Our Stories

Recovery: it’s not a sprint- it’s a marathon!

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My name is Bill Hrncir and I am a stroke survivor. On December 9th, 2017, I celebrated my 11th stroke anniversary or “strokiversary”.

I was an athlete, a super dad, a loving husband, but overnight I became the poster child for stroke. I was running when I had a knock me down, take my voice away, throw me into a wheelchair stroke. After 11 years, I can finally say that I understand why I was chosen to survive such a trauma. It wasn’t all fun and games, though…

IMG_57741My journey “remodeling” my brain began with a 4-month stay in Austin at the Texas NeuroRehab Center and then continued at Laredo Medical Center Outpatient for 1½ years. Then for the following 5 years, I commuted back and forth from Austin (a 235-mile trip, going up on Wednesday morning and back on Friday night).

My rehab regimen over those 5 years consisted of:
-speech class with Austin Speech Labs
-occupational and physical therapy with St. David’s Hospital Outpatient and Texas NeuroRehab
-track workouts with a personal trainer
-visits to the chiropractor
-Botox treatments
-martial arts

Expectations didn’t always equal reality when it came to recovery- and I’m still a work-in-progress. As active as I was, I honestly thought I would be out and about in no time. My right arm and leg are coming along at a snail’s pace; nonetheless, I am improving. My brain still holds my words hostage from time to time. My improvements become progressively smaller nowadays, but I won’t give up!

IMG_19141My mom always used to tell us, “The best way to feel better is to help others feel better.” I have learned first hand that it is so true. Five years ago my wife, Deedee, and I co-founded the Laredo Stroke Support Group. In the beginning, there were five survivors, caretakers, and medical professionals. We have come a long way since back then. Now, we host our monthly meetings on the second Monday of the month with 40 to 50 people in attendance, and we also offer the following services & resources for local survivors and their families:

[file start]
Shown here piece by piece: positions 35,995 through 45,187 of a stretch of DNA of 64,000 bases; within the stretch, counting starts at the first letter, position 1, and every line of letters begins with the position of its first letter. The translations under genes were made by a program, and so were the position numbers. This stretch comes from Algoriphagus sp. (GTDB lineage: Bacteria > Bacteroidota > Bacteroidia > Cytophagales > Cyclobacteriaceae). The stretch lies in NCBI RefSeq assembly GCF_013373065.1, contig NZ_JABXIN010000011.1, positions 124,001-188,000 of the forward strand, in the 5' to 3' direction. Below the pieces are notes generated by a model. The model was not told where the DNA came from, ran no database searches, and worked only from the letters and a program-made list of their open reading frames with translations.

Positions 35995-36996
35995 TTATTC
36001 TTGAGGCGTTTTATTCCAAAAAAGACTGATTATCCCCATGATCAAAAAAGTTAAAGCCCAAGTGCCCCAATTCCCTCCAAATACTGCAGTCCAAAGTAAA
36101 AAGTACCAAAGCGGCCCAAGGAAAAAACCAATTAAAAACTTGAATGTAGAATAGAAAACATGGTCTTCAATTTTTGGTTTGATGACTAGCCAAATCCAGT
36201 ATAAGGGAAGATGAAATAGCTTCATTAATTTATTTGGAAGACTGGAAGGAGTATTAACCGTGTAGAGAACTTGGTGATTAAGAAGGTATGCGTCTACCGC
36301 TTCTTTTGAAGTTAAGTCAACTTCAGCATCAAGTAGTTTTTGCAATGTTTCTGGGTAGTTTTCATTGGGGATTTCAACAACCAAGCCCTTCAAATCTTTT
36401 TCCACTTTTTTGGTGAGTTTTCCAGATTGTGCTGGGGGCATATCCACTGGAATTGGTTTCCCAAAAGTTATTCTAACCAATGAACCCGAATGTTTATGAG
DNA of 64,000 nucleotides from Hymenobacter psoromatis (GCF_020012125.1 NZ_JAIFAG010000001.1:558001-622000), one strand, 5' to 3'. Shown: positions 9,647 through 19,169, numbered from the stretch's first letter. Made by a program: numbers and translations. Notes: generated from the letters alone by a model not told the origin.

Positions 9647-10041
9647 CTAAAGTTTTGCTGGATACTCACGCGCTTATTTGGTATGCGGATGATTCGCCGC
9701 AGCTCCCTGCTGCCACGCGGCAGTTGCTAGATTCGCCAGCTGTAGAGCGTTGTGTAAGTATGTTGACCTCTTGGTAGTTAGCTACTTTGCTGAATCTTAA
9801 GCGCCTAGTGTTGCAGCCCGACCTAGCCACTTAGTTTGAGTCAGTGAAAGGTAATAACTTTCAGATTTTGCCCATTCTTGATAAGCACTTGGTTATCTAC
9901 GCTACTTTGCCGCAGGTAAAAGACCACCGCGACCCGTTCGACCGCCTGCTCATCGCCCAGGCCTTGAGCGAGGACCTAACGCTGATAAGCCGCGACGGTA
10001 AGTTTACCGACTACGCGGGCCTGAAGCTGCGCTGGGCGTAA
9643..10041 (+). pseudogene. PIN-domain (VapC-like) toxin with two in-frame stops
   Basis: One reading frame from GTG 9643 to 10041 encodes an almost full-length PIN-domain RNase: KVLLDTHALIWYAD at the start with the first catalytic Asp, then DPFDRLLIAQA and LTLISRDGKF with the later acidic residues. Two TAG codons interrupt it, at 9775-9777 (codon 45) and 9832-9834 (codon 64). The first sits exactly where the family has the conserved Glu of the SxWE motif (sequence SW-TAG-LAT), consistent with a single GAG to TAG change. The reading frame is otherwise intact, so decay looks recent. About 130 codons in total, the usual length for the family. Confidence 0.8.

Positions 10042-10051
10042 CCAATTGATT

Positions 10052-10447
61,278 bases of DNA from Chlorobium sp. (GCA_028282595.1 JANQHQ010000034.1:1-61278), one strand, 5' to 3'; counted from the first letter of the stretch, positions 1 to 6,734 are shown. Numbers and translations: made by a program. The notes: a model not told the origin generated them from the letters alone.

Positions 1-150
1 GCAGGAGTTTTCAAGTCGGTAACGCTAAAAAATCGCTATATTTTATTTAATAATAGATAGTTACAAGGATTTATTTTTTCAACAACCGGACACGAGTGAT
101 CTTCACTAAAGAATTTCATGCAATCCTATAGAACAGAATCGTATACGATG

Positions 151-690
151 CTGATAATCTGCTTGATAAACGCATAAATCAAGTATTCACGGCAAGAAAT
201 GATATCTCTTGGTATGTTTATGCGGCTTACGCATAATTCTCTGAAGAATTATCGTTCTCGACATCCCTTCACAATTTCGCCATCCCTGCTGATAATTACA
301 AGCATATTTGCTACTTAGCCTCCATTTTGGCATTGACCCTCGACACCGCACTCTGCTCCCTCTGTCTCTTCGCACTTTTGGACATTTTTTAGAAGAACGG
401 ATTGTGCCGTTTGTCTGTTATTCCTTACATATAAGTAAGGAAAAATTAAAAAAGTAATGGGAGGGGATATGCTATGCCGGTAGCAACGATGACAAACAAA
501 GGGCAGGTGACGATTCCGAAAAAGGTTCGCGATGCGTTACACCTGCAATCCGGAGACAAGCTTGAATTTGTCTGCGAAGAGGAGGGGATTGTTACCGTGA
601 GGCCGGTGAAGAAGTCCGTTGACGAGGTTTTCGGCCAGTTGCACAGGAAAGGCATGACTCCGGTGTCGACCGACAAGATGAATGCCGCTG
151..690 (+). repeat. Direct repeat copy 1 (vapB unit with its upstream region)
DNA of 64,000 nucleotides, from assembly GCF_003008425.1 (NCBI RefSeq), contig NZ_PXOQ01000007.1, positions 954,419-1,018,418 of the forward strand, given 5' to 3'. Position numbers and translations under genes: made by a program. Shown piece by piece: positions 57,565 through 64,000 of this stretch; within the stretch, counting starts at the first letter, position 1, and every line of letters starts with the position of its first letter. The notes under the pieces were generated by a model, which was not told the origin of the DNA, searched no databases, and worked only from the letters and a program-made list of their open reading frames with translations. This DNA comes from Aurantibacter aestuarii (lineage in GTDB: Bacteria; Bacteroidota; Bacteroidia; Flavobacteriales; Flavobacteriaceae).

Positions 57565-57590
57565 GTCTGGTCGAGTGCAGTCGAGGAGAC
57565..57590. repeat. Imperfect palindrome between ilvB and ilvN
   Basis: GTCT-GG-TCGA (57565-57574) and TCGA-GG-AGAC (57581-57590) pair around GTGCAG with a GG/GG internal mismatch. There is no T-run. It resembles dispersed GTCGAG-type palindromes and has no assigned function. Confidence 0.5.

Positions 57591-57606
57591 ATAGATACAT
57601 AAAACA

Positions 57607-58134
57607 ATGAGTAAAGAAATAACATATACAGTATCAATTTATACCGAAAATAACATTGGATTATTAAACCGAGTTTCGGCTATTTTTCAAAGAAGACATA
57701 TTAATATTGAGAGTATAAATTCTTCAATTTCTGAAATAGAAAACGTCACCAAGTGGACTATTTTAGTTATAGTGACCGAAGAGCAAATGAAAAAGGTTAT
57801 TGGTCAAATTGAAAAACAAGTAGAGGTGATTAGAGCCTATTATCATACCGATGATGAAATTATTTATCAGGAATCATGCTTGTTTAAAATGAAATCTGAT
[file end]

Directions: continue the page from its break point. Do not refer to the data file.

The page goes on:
-Speech Therapy with Austin Speech Labs via Skype daily
-Art Therapy Class once a week
-Bike and Trike Rides every Saturday
-Adaptive Tennis Class
-Adaptive Exercise Class
-Chair Yoga Class

Guarantees? There are none. Every stroke survivor recovers at a different pace and it can be either inspiring or frustrating to see those around you improve at a different pace. My good friend and stroke survivor, Johnny, owns a BBQ Restaurant. From the day I first met him until now, he has made leaps and bounds in his recovery. I have been in the recovery process much longer, but my progress is taking longer.

Not only does the recovery time vary from survivor to survivor, but so do the impairments. The Book Communication Sciences and Disorders confirms that “the degree, the severity, and the deficits that follow are different from one stroke survivor to another.” I personally have hemiparesis (or partial paralysis), spasticity (stiffness), depression (though I jog and bike to combat it), and aphasia (wordlessness).

One of the most pivotal parts of my speech rehabilitation was about four years ago, when co-founder of Austin Speech Labs, Shilpa Shamapant called me and encouraged me to face my fear. She said, “Bill, you have to speak in public!” Despite barely being able to correctly write and spell a word, I did just that! I spoke in front of civic organizations, college groups, and elementary schools. Over the past four years, I have given 59 speeches. At the beginning, I would rehearse them for weeks- frustrating and annoying my wife and children- as they listened over and over again to the same mistakes. We all wondered how things would progress. Much to our surprise, the words would always come together- though some speeches were tougher to complete than others. I would have to rest and meditate beforehand, and things got easier with time. I’m blessed to see the impact of my speeches come to fruition as our network of support for survivors grows in the local community.

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A fellow survivor and head of STROKEFOCUS, Daniel Jing Gu, recently told me, “for the price that survivors and our families have paid, the only acceptable goal is to eradicate stroke altogether!” I couldn’t agree more. Stroke rarely affects just one person- but impacts the entire family. I was fortunate to have a strong support system, and every day I hope to be that for the other survivors I meet. Studies like Stanford University’s experimental stem cell treatment are paving the way. Before, it was thought that brain cells could not regenerate; now thankfully, they are finding otherwise. That’s great news for myself and other survivors who want to do more than just exist- we want to thrive and be active members of society again.

I am fortunate to have built several businesses pre-stroke and that keeps my brain active daily. The decisions that I make for employees, equipment, and finances, give me the drive to continue to set business goals.

Pre-stroke, I was a competitive runner and cyclist. I set physical goals like improving my running times or getting up those steep hills on my bike, which makes my physical workouts worthwhile. Both of these things combined have helped me to create what Elizabeth Apple, fellow survivor, calls “my new normal”. I can continue to provide for my family and I. My life has meaning and my journey continues…